For age 8+ – 2 players – Game time 10-15 mins
The game from Maureen Hiron where colour takes shape! In Mix Up one player tries to win using the shapes, while the other player uses the colours. The first player to get a row of four tiles horizontally, vertically, diagonally, or into a two-by-two square, wins. But take a good look, what appears like a winning strategy could actually be helping your opponent! This inclusive game takes only seconds to learn and minutes to play.
Review by Ben Rainbird, actor and games enthusiast:
You’ve got to hand it to Maureen Hiron. She certainly has a knack for creating competitive games which, despite extremely simple rules, afford players plenty of room for strategy and manoeuvre. Continuo exemplified this, and her two-player game Mixup continues in the same vein, sitting comfortably beside its predecessors.
Mixup’s rules are, indeed, very simple. The aim of the game is to be the first to create a row or square of four tiles. One player is trying to do this with tiles of the same shape, and the other is trying to do it with the same colour. The game contains 54 game tiles, with three different shapes and three different colours, a game board, colour and shape markers, and rules in English.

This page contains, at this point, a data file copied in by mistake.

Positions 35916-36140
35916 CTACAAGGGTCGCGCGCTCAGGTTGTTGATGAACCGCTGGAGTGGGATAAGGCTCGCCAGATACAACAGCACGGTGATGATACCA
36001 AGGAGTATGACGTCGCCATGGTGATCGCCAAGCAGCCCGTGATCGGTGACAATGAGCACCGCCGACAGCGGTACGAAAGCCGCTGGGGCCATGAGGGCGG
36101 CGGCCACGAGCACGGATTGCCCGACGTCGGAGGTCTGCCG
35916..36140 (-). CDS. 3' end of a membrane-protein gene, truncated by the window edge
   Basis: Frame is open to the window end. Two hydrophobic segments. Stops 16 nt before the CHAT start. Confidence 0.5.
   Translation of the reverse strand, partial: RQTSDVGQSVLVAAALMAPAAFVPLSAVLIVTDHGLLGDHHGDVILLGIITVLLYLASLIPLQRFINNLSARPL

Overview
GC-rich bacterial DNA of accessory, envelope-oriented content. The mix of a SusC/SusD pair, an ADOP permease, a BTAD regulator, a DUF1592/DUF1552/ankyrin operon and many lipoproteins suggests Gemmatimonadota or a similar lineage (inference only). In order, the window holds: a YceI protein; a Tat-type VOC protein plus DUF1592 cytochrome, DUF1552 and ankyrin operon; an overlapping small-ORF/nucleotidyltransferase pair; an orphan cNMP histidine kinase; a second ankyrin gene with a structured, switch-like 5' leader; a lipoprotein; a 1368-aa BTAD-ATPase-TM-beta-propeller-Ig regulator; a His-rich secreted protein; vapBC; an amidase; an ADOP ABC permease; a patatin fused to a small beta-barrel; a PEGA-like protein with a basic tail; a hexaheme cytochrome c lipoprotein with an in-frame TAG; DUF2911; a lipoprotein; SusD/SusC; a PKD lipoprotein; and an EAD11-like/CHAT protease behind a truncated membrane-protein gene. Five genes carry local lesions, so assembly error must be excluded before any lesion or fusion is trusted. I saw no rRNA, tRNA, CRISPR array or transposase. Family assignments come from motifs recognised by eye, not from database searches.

To set up, the tiles, which are handily stored in a compartment on the back of the game board, are removed and placed face up on the table, and the game board is propped up with the lid. The players then choose whether they will be playing ‘shape’ or ‘colour’, and the ‘shape’ player takes the marker showing three shapes, while the ‘colour’ player takes the marker showing the three colours.
The game board has 7 tracks running vertically down its surface, and the players take it in turns to slide their tiles into these. The person playing colour goes first, then the shape player, and so on, both aiming to get a row or square of four. It’s important to remember that if you’re playing colour, then the shapes on the tiles you place don’t matter, as long as you get the same colour, and it’s vice-versa for the shape player. Rows can be horizontal, vertical or diagonal.
Naturally, while you’re striving to get your four-in-a-row, you must keep a careful eye out for what the other player’s up to, as you may need to block them, noughts-and-crosses style, from getting their own. This is where the real strategy comes into play, and where a seemingly simple game suddenly takes on unexpected nuance. As you play more, you’ll discover that you can perform feints, play your opponent into your hands, be gulled yourself, and variously plot and scheme, which is quite impressive for a little game about shapes and colours. When the board gets really crowded with tiles, you must watch your step, as a lapse in attention might mean that you accidentally give the game away to your opponent.
Mixup is a fun, well designed and pleasingly tactile game. The tiles themselves are robustly-made little pieces, quite satisfying to handle and play with, and the game board storage is a good idea. An elegantly simple game with hidden depths.
Distributed exclusively in the British Isles by David Westnedge Ltd.